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Old 11-19-2005, 07:31 AM   #8
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Auxiliary heating systems are great but the one thing you need to consider with a coach like yours is basement heat. If you use ceramic heaters or whatever to assist with the interior heating, that's fine. Just be sure that the furnace kicks in often enough so that your water systems will not freeze because the ceramic "upstairs" heaters won't do anything for your water service bay or holding tanks.
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Old 11-19-2005, 01:06 PM   #9
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I am glad I found this topic. This is exactly what we were talking about. We have a coleman popup. Our a/c has a heat strip (I think that is what it is called.) It will take a nip off the air, but won't work in too cold of weather.

Can I use a space heater like you are talking about in my popup? And, can I use the one on the a/c at the same time or only one or the other? I don't want to trip a circuit or blow a fuse or whatever. I especially don't want to cause a fire.

Thanks
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Old 11-19-2005, 01:58 PM   #10
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I used an electric heater in my Coleman years ago. Never had A/C in it but A/C and Heater sounds like a bit much for (probably) a 20 amp circuit breaker. One time we almost froze at Manassas VA about Thanksgiving time. Had to use two catalytic heaters.

Coleman used to make a neat propane heater but don't anymore. (At least that particular model) Art
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Old 11-19-2005, 02:36 PM   #11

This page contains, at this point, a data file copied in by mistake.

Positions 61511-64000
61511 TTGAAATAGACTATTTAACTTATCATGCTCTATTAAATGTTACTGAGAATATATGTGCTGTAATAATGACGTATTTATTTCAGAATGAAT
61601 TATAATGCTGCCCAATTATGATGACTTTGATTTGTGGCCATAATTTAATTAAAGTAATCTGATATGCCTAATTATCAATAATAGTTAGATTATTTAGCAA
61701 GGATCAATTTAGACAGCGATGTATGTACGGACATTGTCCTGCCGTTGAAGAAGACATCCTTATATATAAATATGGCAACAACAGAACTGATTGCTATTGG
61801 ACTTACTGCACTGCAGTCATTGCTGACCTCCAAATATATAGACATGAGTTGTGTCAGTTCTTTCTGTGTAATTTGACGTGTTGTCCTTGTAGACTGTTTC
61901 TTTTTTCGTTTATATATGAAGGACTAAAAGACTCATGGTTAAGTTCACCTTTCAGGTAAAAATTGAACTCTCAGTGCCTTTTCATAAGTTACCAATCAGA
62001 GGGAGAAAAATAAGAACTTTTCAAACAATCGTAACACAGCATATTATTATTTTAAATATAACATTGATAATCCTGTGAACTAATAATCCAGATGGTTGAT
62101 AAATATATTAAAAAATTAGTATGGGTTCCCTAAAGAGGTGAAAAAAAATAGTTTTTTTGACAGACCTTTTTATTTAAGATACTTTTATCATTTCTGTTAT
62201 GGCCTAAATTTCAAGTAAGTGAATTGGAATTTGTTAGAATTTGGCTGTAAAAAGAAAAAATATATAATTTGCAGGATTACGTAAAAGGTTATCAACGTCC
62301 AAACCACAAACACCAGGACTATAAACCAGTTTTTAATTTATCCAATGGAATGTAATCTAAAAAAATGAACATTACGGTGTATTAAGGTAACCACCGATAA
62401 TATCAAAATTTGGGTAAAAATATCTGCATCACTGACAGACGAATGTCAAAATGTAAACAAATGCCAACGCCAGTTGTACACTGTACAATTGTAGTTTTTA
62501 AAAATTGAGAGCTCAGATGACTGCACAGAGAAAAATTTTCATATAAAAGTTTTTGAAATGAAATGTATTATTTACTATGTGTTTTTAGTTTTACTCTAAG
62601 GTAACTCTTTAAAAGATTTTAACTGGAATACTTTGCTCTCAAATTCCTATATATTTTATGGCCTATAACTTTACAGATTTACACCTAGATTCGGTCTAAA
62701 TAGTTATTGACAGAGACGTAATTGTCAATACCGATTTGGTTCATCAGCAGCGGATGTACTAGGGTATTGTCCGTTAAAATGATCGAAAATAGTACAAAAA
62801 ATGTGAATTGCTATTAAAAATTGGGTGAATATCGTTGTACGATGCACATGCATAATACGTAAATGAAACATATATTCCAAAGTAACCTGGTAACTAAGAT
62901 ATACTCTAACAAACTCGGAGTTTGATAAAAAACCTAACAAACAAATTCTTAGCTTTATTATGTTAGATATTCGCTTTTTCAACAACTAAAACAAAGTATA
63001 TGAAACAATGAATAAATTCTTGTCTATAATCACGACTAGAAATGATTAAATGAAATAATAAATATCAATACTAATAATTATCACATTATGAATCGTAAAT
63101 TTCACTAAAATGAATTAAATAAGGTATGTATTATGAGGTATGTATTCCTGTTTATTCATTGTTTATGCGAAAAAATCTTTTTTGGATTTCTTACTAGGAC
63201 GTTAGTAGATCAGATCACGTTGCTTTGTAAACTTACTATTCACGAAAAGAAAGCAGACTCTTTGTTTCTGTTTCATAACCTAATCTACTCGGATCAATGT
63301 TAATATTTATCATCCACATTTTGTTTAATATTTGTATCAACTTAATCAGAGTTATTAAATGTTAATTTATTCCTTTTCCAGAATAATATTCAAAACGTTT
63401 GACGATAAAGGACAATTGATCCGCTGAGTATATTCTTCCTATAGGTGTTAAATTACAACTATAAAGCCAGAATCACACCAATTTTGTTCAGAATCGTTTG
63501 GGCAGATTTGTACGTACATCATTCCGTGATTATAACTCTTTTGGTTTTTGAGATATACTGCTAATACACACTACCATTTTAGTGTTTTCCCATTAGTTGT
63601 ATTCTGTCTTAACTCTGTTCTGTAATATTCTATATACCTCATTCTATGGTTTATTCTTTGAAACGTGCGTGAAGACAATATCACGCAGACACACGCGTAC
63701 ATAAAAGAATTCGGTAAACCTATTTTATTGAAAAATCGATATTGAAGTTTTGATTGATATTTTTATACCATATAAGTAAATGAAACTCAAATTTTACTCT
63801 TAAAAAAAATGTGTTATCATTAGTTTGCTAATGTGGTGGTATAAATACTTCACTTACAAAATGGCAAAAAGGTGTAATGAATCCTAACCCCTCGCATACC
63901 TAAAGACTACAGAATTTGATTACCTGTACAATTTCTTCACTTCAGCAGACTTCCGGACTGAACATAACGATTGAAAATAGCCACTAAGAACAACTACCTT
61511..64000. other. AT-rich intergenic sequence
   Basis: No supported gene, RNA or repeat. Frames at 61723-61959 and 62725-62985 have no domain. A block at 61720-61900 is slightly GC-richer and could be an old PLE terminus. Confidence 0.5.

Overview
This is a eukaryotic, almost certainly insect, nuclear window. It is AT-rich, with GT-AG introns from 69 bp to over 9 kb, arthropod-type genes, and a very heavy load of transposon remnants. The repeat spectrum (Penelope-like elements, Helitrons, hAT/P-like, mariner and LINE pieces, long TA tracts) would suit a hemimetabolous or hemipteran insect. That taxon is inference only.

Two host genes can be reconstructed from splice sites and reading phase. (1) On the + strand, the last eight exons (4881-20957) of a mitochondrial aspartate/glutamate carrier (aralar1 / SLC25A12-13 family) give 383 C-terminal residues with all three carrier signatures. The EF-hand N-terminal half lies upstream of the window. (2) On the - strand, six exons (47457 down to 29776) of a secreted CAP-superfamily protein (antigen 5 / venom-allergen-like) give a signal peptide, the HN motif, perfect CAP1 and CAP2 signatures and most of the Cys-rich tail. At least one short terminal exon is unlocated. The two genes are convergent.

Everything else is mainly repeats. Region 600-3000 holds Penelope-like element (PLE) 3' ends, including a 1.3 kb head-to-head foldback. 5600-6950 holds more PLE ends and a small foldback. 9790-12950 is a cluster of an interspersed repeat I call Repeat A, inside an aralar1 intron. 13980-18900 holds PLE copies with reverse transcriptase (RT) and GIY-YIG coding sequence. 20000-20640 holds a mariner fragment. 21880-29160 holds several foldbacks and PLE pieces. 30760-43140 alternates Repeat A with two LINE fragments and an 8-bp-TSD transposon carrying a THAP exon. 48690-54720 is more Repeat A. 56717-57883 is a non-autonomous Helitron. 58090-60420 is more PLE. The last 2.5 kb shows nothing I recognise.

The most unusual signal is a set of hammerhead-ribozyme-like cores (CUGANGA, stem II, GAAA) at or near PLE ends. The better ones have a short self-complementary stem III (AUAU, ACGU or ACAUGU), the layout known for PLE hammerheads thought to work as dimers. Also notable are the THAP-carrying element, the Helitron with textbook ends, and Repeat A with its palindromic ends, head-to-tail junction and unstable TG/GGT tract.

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We have a 30 amp. Does that make a difference? Oh, and the heat strip runs at low, not high.

I guess if I had to choose one, it would be the heater not the heat strip.
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Old 11-19-2005, 03:29 PM   #12
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30 amp would make a big difference. In my Coleman days I don't remember any A/C units on Popups. On my MH (30 amp) we can run A/C on high cool and the frig, TV and lights. The microwave runs a bit slower but will work.

I've no experience with heat strips but have heard they're not very efficient for anything but slight heating. You should be in great shape. Art
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Old 11-20-2005, 03:41 PM   #13
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thanks. I'll go get one today.

Oh, and what happens if we blow a fuse or whatever happens when you pull too much juice?
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Old 11-20-2005, 04:15 PM   #14
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We too use portable electric heaters; but, only when we are in the rig and awake. If we leave, even for a short time or when we retire we turn them off and go bsck to propane. This seems to work well for keeping the basements heated as typically it is at night when they really need the heat, Ken, '04 DSDP....